So where do we go from here? I suggest that in your whole argument you have not proven with objective data that sensitivity, or “vibrational sensitivity,” if you prefer, is not proportional to TNF.”

With the tremendous expertise and resources that you have at your disposal, and the “sensitivometer,” it would be very easy to take a few blanks with different moduli (and resultant price) but the same CCF numbers and length and test them with both the “sensitivometer” and TNF to see if TNF correlates to the “sensitivometer.” l will gladly send instructions on how to measure TNF as I have been doing it.

If you find they do not correlate, then so be it. But TNF is still easy, cheap, and effective for measuring recovery speed and how it is affected by price, titanium vs SS guides, and other weights added during the build process. To me higher recovery speed rods fish better. And I believe, at least theoretically, they cast farther. And, to repeat, in my opinion, they have higher “vibrational sensitivity.”

If you find that TNF and the “sensitivometer” do correlate, then we builders have an easy, cheap, and effective tool for measuring “vibrational sensitivity” as well as recovery speed. And we can be confident that the prices we are paying for titanium guides and premium blanks are affecting sensitivity positively.

Before I get a bunch of objections to the term “sensitivometer,” It is defined as the ability to objectively measure “vibrational sensitivity.”

I can easily see the risks involved in finding the answer, but I think the time has come in the TNF discussion to objectively answer the question originally proposed. Especially considering your challenge to its credibility. You have convinced us that you can do it. So please do it.

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Re: A Sensitive Topic
Posted by: Les Cline (---)
Date: January 23, 2023 02:07PM

It would be informative to see if there IS a correlation between TNF and TVF (Tube Vibrational Frequency) with data for both placed side-by-side. But how do you get the TVF data? It may be prohibitively expensive to run tests. This is where we rely on others for help. It appears to me that Aleks and Mick may be having different arguments that lead to the same conclusions. IMO, Mick has made a very solid argument for a correlation of TNF and that Briar Rabbit aka Sensitivity.

How many blanks would be needed to test for a convincing sample size to establish a 'reasonable' correlation? There are the Four Variables of A Blank that Aleks mentions which are important to include.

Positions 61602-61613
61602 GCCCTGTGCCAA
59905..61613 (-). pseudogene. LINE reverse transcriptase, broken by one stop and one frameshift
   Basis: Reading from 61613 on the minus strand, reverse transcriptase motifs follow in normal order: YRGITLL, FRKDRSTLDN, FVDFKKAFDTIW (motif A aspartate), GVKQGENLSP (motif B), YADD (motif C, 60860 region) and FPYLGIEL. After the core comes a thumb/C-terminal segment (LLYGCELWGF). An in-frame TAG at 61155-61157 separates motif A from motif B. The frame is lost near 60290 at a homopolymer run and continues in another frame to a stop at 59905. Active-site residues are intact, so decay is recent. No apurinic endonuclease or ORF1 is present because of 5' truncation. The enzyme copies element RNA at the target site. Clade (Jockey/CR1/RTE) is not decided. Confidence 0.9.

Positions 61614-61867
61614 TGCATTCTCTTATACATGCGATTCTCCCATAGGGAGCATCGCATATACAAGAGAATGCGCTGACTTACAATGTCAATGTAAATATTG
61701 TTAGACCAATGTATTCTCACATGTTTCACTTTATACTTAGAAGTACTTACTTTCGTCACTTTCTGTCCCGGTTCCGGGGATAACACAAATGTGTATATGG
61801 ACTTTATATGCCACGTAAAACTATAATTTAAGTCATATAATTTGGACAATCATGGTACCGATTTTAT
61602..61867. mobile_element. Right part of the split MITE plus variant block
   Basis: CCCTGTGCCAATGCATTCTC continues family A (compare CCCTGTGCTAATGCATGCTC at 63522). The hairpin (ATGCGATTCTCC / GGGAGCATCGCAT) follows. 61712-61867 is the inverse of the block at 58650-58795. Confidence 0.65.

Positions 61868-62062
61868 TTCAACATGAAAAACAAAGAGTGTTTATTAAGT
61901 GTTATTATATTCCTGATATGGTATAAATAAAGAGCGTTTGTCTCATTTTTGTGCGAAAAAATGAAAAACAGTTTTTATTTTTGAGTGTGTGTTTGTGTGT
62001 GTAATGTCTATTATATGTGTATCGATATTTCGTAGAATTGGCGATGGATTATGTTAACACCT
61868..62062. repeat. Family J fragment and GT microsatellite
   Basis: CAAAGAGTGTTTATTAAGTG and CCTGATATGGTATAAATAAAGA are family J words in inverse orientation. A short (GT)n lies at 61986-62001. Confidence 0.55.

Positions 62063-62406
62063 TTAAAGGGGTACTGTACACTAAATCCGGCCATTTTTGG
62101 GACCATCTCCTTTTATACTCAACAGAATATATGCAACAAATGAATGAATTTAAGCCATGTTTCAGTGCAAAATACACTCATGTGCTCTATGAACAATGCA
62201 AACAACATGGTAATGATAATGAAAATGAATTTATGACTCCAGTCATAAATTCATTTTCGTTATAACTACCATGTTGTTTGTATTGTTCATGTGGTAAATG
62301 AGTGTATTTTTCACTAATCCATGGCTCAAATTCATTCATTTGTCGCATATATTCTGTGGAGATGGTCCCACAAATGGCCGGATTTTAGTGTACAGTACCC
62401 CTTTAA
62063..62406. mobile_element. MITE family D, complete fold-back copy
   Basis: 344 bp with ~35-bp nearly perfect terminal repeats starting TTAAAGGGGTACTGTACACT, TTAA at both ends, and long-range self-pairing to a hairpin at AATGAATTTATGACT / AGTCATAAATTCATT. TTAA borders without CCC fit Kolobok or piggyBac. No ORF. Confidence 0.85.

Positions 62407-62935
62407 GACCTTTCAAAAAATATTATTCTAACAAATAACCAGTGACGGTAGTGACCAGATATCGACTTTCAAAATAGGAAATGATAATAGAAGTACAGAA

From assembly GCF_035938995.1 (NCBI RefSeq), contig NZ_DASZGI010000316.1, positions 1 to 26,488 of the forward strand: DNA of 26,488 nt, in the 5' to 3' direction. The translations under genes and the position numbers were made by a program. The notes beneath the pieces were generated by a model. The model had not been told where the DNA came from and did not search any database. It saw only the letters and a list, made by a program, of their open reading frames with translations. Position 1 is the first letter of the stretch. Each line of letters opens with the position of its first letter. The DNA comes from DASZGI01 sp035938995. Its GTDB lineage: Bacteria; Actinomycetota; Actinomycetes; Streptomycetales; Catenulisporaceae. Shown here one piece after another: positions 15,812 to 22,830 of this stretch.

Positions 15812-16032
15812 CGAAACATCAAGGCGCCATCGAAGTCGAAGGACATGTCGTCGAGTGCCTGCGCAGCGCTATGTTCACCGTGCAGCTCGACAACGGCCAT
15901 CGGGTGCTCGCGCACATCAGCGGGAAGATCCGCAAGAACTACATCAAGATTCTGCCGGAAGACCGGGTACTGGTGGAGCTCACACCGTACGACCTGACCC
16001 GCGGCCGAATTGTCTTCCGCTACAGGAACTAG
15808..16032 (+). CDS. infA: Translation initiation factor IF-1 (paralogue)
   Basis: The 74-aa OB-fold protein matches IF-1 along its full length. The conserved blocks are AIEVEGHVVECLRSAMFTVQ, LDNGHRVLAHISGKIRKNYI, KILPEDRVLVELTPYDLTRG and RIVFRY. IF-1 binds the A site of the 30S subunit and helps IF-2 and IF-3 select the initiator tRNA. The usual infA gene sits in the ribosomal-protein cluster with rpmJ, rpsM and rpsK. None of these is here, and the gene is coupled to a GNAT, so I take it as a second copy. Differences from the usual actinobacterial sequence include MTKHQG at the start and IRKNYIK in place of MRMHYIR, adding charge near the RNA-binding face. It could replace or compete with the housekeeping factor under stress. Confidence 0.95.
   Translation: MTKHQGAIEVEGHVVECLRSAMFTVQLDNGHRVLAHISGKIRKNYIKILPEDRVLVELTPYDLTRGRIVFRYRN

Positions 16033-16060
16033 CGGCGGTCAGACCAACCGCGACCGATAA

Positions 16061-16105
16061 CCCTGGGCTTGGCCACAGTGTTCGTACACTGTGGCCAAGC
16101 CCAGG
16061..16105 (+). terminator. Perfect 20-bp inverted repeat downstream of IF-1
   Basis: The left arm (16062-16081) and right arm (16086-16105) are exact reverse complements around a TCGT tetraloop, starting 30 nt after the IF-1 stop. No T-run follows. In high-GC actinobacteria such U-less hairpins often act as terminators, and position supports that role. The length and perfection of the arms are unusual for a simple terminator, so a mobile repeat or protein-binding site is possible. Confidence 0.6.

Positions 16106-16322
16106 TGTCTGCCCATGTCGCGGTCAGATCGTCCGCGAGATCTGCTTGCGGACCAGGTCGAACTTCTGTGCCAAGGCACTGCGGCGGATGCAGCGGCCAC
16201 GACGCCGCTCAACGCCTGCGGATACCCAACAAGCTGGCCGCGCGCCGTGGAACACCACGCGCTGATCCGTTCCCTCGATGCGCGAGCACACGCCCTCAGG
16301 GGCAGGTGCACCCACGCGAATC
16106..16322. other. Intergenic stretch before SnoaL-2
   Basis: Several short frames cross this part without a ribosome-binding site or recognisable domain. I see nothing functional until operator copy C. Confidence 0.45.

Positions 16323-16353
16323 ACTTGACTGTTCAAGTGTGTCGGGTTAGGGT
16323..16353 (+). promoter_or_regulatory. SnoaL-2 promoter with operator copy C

I'm sold on the science of it all. I get it. Show me the numbers. All else is poetry. No slam on poetry....its just not science. (Your surgeon is a great poet, sir. So, don't worry...ha.)
Beauty is in the EYE of the Beholder and Sensitivity in the HAND of the Holder. True as far as poetry goes.

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Re: A Sensitive Topic
Posted by: Michael Danek (---.alma.mi.frontiernet.net)
Date: January 23, 2023 07:34PM

I believe it would only take a dozen or so blanks to run the experiment to check correlation between the "sensitivometer" and TNF. All you need are a few blanks with low mod and a few with high mod that have the same or very similar CCS numbers and the exact same lengths. Should be a piece of cake.

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Re: A Sensitive Topic
Posted by: Mark Talmo (71.147.59.---)
Date: January 23, 2023 08:51PM

It is APPARENTLY LOGICAL (please note the caps) that Aleks’ “TVF”, Michael’s “TNF” and Tom’s “thump / deviation” are interrelated concerning what an angler actually feels in his hand while fishing; afterall, they all induce some kind of harmonics / oscillations to the blank whether high-pitched or a thump. But then, a tuning fork seems to resonate louder at its tuned frequency than either side of that, up or down.
A low frequency thump would be difficult to precisely reproduce repeatedly, TVF involves a prohibitive "sensitivometer", while TNF utilizes rather common apps to accomplish its task. Other than actual test application, I believe that all are interrelated and that would be revealed with a controlled, simultaneous test of all three.
In conclusion, a sincere thanks to Aleks, Michael and Tom for their independent input on the subject. By joining forces, a long-standing, overdue issue could be resolved in which all sides could benefit and thrive. I’m here to learn.

Mark Talmo
FISHING IS NOT AN ESCAPE FROM LIFE BUT RATHER A DEEPER IMMERSION INTO IT!!! BUILDING YOUR OWN SIMPLY ENHANCES THE EXPERIENCE.

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Re: A Sensitive Topic
Posted by: Tom Kirkman (Moderator)
Date: January 23, 2023 09:19PM

"Thump Deviation" is not my term and misses the mark. Lures, bottom structure, fish, water tension, etc., don't "thump" anything.

.........



Edited 1 time(s). Last edit at 01/23/2023 09:31PM by Tom Kirkman.

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Re: A Sensitive Topic
Posted by: Aleks Maslov (Moderator)
Date: January 23, 2023 09:22PM

Kerry,

Thanks for the question -

It is actually backwards.

Pre-preg received from the manufacturer has a certain percentage of fiber and a certain percentage of resin (and in some cases, a certain percent of scrim)

If you are rolling under a low amount of pressure, you want the material to be an ample amount of resin so that it can properly coat the fibers, permeate through the layers so that you can have a good laminate with no "dry" fiber within it.

If you are rolling under a high amount of pressure, you can have a much lower resin content - a good example is 35% resin content (common) versus 28-29% resin content (very uncommon) if the 28-29% material is not processed under high pressure, the layers do not get a good "wet out" which causes dry spots, and when put under load - that's where the blank will break.